The most vocal opposition to the proposal has come from some residents of quickly gentrifying Golden Hill, who say they have more in common with neighboring South Park and other communities near downtown than they do with Southeastern San Diego.

A competing vision for that area is called the Mid City Mesa proposal, which would make District 9 more of an east-west district than the north-south district created in 2011. The new district would include much of the commercial portions of Adams Avenue, El Cajon Boulevard and University Avenue.

The proposal would shift Mountain View to District 4, Southcrest to District 8, put all of Normal Heights in District 9 and move into District 9 parts of North Park and University Heights that are north of El Cajon Boulevard and east of Park Boulevard.

There are other smaller issues before the commission, including requests from Rancho Penasquitos and Linda Vista residents to be reunited.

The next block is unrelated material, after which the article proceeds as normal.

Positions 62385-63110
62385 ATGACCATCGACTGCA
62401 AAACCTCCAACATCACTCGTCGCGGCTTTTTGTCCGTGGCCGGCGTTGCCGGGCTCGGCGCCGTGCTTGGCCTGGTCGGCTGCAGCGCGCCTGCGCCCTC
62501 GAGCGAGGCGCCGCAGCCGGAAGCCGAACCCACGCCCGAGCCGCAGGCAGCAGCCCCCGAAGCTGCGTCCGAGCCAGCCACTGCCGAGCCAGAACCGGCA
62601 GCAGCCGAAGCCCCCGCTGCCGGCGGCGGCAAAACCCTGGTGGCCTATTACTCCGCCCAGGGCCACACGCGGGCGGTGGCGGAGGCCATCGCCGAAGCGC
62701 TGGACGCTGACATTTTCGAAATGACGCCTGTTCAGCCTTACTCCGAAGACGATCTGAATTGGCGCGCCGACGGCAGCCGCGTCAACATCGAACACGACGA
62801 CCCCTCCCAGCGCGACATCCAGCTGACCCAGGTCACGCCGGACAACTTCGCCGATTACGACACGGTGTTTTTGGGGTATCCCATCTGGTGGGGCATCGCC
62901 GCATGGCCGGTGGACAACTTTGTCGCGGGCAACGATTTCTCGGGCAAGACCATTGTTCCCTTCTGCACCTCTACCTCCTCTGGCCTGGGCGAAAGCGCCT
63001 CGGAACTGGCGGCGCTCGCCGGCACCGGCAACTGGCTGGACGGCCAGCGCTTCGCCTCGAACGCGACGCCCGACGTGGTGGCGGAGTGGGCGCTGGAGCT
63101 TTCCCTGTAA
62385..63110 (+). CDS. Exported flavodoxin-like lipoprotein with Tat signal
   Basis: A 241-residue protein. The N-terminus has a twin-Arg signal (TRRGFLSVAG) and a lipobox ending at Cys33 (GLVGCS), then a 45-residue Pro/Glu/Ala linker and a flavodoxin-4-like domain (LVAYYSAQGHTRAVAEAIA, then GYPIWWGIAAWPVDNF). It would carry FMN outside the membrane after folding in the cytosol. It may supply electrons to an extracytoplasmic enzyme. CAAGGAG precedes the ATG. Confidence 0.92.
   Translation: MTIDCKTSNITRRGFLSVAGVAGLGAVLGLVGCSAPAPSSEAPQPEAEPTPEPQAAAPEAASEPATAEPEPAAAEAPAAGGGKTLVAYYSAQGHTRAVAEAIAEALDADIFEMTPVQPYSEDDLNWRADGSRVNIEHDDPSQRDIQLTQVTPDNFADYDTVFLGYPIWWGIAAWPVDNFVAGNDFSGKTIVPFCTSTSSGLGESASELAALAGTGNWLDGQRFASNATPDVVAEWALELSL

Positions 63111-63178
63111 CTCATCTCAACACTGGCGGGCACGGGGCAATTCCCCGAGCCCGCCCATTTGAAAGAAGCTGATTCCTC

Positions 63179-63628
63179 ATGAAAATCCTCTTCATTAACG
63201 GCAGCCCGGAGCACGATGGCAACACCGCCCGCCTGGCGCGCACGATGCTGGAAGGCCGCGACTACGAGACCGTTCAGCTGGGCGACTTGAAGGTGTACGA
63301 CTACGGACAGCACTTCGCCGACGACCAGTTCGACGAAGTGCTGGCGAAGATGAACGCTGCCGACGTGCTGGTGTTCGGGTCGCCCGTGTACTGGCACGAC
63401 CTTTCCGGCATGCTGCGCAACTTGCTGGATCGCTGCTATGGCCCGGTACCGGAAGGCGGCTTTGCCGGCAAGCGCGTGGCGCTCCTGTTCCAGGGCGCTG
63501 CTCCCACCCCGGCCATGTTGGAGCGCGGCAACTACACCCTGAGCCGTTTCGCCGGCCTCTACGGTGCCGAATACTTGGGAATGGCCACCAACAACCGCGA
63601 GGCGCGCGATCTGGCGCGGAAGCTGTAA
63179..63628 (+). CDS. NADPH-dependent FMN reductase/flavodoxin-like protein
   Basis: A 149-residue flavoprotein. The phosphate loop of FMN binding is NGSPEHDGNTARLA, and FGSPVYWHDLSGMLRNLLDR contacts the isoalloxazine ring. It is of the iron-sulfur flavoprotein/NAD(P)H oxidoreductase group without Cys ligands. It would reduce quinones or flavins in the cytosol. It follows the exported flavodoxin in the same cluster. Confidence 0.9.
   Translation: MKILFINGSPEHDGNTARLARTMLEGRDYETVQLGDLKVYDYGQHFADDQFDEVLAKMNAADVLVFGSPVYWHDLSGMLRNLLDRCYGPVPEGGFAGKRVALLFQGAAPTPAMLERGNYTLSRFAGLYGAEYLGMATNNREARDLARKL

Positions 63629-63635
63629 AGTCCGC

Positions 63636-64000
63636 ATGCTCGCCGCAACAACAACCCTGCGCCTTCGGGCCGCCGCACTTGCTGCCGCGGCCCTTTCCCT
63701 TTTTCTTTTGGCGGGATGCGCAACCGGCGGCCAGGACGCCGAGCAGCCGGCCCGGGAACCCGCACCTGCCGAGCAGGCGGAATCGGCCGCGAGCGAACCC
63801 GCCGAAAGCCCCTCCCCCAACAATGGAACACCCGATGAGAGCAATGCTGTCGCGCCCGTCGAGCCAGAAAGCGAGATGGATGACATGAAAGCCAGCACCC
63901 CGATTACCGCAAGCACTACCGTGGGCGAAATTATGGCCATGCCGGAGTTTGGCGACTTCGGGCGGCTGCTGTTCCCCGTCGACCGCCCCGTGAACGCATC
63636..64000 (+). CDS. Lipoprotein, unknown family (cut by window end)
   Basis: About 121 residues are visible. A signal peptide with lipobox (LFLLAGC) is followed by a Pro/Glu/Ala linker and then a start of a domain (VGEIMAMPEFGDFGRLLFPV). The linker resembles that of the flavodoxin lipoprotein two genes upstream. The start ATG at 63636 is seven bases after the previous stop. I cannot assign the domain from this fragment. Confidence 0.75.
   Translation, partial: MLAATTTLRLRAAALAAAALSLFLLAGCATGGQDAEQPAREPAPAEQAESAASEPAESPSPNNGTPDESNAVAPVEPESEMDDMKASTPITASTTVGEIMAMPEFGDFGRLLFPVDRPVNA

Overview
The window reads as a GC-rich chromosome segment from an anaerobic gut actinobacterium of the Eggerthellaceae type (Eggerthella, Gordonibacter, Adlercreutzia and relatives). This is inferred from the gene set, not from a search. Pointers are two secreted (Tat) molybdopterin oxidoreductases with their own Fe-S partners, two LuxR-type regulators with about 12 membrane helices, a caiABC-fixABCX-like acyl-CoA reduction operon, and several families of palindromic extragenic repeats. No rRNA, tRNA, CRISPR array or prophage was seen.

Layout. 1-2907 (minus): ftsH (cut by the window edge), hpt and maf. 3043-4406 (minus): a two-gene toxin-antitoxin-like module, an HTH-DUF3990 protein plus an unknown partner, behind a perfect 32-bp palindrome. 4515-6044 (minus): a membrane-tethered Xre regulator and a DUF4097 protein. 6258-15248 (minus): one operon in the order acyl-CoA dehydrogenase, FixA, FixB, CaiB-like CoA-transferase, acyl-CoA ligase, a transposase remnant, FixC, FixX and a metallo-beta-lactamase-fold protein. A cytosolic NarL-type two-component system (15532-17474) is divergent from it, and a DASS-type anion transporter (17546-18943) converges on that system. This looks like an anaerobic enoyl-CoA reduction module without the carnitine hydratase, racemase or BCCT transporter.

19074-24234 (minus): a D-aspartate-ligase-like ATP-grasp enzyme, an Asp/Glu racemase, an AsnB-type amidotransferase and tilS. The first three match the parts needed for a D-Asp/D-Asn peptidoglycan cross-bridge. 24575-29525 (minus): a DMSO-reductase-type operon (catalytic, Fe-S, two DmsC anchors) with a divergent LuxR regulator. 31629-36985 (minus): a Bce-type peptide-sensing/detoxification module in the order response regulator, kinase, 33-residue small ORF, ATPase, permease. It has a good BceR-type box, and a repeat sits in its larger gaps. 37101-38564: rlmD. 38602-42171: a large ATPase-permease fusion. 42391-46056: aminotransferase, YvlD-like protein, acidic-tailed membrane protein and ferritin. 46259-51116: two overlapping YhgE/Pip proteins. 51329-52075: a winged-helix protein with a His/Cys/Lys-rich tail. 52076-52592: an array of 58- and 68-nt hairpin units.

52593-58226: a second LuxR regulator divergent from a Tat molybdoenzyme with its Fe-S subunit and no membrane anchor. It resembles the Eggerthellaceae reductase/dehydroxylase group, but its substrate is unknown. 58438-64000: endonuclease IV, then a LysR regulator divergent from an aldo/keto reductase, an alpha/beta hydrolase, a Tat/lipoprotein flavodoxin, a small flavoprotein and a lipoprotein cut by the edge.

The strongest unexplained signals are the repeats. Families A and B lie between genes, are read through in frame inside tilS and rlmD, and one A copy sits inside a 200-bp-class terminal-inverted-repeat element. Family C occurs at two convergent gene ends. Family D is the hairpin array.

Both neighborhoods were split among multiple council districts when San Diego last re-drew the boundaries in 2011.

Residents in the Park Village section of Rancho Penasquitos, which moved from District 5 to District 6 in 2011, want to be reunited with the rest of District 5.

Linda Vista, which was divided between Districts 2 and 6 in 2011, wants to be reunited and possible connected to Clairemont in District 6.

Additional decisions include whether Golden Hill should stay with the city’s central urban areas or join with more diverse southern neighborhoods, and whether eastern and western Mission Valley should continue to be separated.

For details on the boundary drawing process, visit the redistricting commission website.